The traditional conception is that you should use less titanium to gain more strength, but you don’t necessarily need to do so with titanium tent stakes. Instead, you actually need more.
We could do with unyielding and powerful pegs. Suppose you get rid of a necessary amount of titanium to gain more so-called helpful weight reduction.
In that case, you will have a structurally compromised object, which is too short and too thin to apply to anything but the standard ground.
Since titanium plays such a vital role in defining a peg’s quality, you surely want more of it. Most importantly, it stays one step ahead of steel and aluminum alloy.
In particular, steel is nearly twice as heavy as titanium. That means an equally substantial titanium stake will bear a half weight of a steel counterpart.
How To Use Tent Pegs?
There are endless debates about using such a tiny equipment piece like a tent peg correctly. Based on our years of experience, the following tricks haven’t treated us wrong yet:
- Inspect the ground to see if it’s suitable to pitch your shelter on.
If the ground is too soft or loose, gently drive the peg in it manually. Don’t worry; it won’t deliver much strength.
- Drive your pegs in the soil vertically with an exceedingly slight angle towards your shelter (about ten degrees).
This way, you can reduce the possibility of the peg failing and bending and ensure maximum strength.
- Place the hooks so that they face away from your tent.
In doing so, you can deter guy ropes from fluctuating or slipping off in windy weather. If you use Y-shaped models, ensure to place their top faces away from your tent.
- Twist the pegs into the soul using a light hammer or rubber mallet.
Using your foot instead may lead to uneven pressure distribution and cause your peg to bend. A flat stone should also serve you well if there’s no mallet around.
Which tent will peg give the best hold on soft ground?
The answer is light plastic stakes for sand. This type is perfect for use on soft soil, like grass, and soil with fewer rocks on top of the ground.
More importantly, plastic products offer excellent security as applied to the right soil and are a great choice for guy line pegging.
Are plastic tent pegs any good?
In our opinion, plastic utility stakes are slightly better than other region crochet models due to the Y-shaped design that is less likely to rotate within the ground.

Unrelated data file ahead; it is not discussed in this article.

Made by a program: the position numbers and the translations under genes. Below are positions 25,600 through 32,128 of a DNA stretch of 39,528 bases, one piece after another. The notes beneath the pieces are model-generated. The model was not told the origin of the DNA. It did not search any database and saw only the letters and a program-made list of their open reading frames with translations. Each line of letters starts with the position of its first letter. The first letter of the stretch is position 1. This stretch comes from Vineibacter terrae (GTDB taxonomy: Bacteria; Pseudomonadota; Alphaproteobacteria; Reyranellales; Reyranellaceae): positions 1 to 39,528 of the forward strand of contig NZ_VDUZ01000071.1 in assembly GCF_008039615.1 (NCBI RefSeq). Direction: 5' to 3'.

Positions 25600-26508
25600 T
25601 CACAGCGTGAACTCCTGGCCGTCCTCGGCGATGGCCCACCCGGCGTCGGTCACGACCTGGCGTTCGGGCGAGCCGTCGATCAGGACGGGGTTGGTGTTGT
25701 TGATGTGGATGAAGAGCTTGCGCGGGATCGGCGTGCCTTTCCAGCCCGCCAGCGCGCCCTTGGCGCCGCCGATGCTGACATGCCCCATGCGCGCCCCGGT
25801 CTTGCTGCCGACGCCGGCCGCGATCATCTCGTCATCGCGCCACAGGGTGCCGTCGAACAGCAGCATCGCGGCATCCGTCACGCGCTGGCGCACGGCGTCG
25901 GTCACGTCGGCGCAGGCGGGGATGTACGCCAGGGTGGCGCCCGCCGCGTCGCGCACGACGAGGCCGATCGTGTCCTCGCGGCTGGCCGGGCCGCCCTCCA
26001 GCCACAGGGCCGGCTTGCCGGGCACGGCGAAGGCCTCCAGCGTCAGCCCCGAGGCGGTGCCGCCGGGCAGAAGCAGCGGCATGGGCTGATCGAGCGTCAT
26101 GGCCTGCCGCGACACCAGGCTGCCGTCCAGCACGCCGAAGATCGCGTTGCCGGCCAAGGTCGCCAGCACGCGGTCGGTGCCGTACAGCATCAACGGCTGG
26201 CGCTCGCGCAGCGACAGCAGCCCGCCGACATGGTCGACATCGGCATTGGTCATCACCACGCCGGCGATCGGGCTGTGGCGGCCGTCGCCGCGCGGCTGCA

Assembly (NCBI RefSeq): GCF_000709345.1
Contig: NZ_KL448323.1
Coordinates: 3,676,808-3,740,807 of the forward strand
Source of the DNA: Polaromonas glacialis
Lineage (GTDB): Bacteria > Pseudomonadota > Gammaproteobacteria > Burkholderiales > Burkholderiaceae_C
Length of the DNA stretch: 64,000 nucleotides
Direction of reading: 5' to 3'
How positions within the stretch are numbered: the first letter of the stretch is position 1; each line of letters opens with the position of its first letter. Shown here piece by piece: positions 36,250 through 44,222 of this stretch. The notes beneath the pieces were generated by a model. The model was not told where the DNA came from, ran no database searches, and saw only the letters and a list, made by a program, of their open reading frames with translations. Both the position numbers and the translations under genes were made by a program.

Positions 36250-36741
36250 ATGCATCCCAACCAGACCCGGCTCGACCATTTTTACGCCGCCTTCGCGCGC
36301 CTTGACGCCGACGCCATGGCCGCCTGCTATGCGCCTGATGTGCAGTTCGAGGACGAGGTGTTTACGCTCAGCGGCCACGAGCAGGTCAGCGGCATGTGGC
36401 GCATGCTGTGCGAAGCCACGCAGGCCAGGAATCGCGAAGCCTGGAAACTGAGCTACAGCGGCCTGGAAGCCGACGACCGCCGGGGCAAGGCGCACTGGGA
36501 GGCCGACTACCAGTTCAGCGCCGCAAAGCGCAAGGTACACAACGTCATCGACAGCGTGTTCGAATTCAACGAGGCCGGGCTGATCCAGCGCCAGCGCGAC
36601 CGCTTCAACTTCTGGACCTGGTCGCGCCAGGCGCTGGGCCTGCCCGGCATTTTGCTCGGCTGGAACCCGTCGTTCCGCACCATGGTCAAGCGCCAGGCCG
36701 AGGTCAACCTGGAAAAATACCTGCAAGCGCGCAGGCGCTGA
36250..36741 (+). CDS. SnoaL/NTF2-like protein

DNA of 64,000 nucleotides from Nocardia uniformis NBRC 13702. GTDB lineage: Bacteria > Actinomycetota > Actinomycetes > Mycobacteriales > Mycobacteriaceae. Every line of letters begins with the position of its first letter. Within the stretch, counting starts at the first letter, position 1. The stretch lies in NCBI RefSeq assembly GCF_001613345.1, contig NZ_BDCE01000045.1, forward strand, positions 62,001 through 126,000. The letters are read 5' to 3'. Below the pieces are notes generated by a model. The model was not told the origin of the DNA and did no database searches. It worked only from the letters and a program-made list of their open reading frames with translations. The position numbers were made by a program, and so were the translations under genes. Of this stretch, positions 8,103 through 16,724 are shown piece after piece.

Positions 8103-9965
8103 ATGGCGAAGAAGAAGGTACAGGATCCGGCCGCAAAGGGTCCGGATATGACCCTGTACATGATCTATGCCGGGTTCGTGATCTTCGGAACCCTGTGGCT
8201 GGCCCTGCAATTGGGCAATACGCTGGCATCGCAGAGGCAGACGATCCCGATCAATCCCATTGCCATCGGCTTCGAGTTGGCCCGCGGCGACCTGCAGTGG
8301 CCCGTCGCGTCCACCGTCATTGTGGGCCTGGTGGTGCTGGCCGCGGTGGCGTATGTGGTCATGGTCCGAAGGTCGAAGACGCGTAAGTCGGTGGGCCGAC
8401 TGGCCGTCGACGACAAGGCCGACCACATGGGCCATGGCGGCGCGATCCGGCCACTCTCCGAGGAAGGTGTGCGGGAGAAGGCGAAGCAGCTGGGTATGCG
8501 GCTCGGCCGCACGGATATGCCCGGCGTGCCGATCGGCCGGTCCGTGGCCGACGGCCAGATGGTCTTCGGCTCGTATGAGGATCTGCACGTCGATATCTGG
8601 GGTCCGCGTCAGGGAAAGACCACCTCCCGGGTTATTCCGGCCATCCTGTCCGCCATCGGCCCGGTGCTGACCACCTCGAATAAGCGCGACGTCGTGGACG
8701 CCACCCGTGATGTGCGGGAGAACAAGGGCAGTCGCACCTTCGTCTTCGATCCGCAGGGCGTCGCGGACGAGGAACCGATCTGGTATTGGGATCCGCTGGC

A plastic peg is generally longer than a regular hook stake, thus providing greater holding power. Nevertheless, a minus point is that plastic is more challenging to anchor down in solid, rugged terrain.
But overall, it’s worth buying a camping kit. Plastic products are among the most cost-effective ones available on the market, though they’re slightly bulky.
The best idea is to pack them when camping by car because storage and weight are no more an issue in this case.
How many tent pegs do I need?
Generally, you will need one stake for one corner of the shelter. So, if your tent has four corners, four pegs are enough.
However, it’s advisable to pack twice the estimated number as a backup plan for cases of strong winds or one of the current pegs breaks.
Which is the strongest tent stakes?
Rock models are our suggestion if you’re looking for the most robust type.
Rock items are practical for rough, rocky ground thanks to the sharp tip, which can easily twist into the soil with a mallet.
You can use them as an additional part of your pegging system with V-shaped and plastic stakes to support the primary pegging points.
Quality tent stakes should always be present in your camping package for the sake of safety. Particularly, should you be an adventurous camper who prefers to explore tricky terrains, learning about tent securing kits is never redundant.
We’ve solved the question of “are titanium tent pegs worth it?” and walked through significant sides of a shelter peg. It’s necessary to be well aware of this small yet imperative kit.
So, happy camping!